The lesson I keep learning… that every person has a story to tell and that each carries a bit of truth within them.
You can never have too many… grandchildren!
Favorite spot on the planet… Patten Pond in Surry, Maine
Whole living means… Being grateful … grateful for what you have been given, what you have earned, and what you can create.
Amy’s infectious laugh and earnest, twinkling eyes leave you feeling like anything in the world is possible…she’s marvelous. One of her creations sits on my coffee table and makes me smile every day. Reading her words makes me feel calm and when she’s in the room I feel inspired…boy, I wish she lived closer than the mountains of Vermont! But she’s in Searsport in September and we’re thrilled to have her teaching two classes: Thursday Maine Forest Dryads come to life for students under her tutelage and on Saturday she teaches Tidepool Dragons.
Amy told us a bit about herself:
When I was 16 I planned to change the world, and I have. However, I redefined the parameters of my plans over time. Changing the world in small bits, I work on changing my small part of the world every day.
My favorite time of the day is the early morning before anyone is stirring when I can walk outside with the first cup of coffee of the day. The morning is a time of peace and possibilities.
A pivotal moment in my doll making occurred when I brought a handful of little mermaids to Marie Baron at Cottonwood Quilts in Montgomery, Vermont. Earlier, I had tried to interest a Waldorf doll shop with my work and was turned away because everything was wrong with my dolls, from the colors of their skin and hair to their beading and embellishments. It was a bit depressing and I wasn’t sure whether I should keep trying to find a shop. Marie saw my mermaids and her face lit up. She held one in each hand and turned to her husband and said, “Look, they have belly buttons!” I was so thrilled to have found a kindred spirit. Marie, always supportive and enthusiastic, greeted each of my creations with the same excitement as those first mermaids.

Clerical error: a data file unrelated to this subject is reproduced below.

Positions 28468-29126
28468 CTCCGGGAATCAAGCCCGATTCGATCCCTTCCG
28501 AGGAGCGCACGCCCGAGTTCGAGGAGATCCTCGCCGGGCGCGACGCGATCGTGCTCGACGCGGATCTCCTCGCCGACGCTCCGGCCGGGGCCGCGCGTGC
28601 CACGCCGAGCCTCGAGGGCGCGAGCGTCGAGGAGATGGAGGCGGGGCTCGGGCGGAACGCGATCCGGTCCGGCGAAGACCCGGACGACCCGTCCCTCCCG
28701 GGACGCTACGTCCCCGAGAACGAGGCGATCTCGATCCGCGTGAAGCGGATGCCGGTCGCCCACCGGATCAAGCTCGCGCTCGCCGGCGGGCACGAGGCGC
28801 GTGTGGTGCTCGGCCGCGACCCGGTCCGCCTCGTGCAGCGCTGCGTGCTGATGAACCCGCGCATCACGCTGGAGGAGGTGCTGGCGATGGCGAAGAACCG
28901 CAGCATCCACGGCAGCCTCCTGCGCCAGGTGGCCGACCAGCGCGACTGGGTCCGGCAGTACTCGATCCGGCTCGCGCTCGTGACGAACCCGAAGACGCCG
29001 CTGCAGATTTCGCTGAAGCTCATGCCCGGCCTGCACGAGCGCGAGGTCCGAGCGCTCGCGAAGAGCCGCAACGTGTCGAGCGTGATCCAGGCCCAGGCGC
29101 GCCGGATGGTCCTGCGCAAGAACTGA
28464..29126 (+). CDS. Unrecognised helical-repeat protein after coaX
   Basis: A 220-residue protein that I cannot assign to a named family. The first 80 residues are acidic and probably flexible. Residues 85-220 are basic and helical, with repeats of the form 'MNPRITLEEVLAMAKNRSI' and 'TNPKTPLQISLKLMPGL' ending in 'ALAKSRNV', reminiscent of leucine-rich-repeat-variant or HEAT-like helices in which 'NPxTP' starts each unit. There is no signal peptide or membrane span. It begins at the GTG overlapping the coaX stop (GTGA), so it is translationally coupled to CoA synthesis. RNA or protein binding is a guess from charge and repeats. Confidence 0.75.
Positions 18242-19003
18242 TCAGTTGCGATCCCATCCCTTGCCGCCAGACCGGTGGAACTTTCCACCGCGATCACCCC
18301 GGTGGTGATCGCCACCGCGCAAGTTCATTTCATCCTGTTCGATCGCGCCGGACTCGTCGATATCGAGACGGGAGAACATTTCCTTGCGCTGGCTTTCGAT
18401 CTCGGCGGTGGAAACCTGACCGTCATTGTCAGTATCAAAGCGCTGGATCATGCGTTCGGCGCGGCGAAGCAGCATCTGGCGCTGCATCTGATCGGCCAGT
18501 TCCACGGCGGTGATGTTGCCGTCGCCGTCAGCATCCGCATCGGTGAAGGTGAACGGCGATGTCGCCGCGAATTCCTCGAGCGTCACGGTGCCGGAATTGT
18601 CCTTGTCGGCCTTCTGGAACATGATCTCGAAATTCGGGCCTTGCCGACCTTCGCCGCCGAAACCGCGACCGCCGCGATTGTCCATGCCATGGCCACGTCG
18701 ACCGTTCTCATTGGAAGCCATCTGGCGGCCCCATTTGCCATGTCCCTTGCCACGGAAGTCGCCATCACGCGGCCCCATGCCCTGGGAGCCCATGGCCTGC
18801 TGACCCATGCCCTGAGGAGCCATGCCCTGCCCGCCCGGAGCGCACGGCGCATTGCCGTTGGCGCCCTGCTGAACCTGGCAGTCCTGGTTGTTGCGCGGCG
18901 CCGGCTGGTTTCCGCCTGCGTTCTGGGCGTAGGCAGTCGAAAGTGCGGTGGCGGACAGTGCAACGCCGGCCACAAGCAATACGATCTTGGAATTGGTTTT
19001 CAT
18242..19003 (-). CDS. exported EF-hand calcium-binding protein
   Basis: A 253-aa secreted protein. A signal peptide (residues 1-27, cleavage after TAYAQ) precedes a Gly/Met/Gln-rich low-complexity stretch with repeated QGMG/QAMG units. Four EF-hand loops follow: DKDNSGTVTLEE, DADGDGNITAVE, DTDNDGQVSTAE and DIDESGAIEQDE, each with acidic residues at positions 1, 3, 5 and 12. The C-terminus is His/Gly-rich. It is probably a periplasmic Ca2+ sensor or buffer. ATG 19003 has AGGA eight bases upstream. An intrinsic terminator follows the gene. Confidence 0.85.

Choosing only one book or song is impossible when so many are significant to me. Life on a Little Known Planet by Howard Evans is a special book that explores insects and their kin from the aerial domain of dragonflies to the twilight meadows of fireflies with a philosophical twist as chapters like “The Universe as Seen from a Suburban Porch” unfold. I return again and again to illustrated children’s books like the wonderful The Red Tree by Shaun Tan, for refreshment and inspiration. Using few words, they convey so many emotions. Tan’s illustrations always show you something new and the story ending always makes me smile. I also derive inspiration from J.R.R. Tolkein’s, The Lord of the Rings, as both a story and in images from Peter Jackson’s movie version
Browsing through a bead store with no particular project in mind is a guilty pleasure for me. It is a dangerous pastime because it often evolves into purchasing. But, you can never have too many beads.
My ancient jeans jacket whose flannel lining is worn down to the warp. It was already old when my dog was a puppy. When Paprika was little and got tired of walking she would fit inside the front of this jacket with her head peeking out the open collar. As she got older, she never tired, always racing ahead. Paprika is gone now but my jacket is still here, old, worn and perfect for chilly morning walks.
I walk every day. I find walking is a time to let go of all the day’s worries.
The art tool I couldn’t live without is my Singer Featherweight sewing machine. It was made in the 1939. My little Featherweight will sew anything! My parents got me my first Featherweight when I was in college and it was love at first sight. That machine was stolen from my car many years ago in Philadelphia and I have always wondered what the thief did with it. Did he realize what a prize he had? Did he sell it or just throw it away? Maybe he was inspired take up sewing. My beloved machine was replaced with a ‘new’ Featherweight that I have sewn with ever since. I have a fancier new machine, but it mainly collects dust.
Words I live by include ” . . . fugerit invida Aetas: carpe diem”: envious time is fleeing: seize the day.
I love the ocean and migrate to the seashore whenever I can but I live in the wild mountains now. I love the excitement and bustle of the city, but also need the solitude of the country. There is beauty to be found almost anywhere if you look carefully and give yourself time to enjoy. I think the lesson I keep learning is the importance of finding joy wherever you are. Being with my family and exploring the universe from my own front porch is the most wonderful place to be.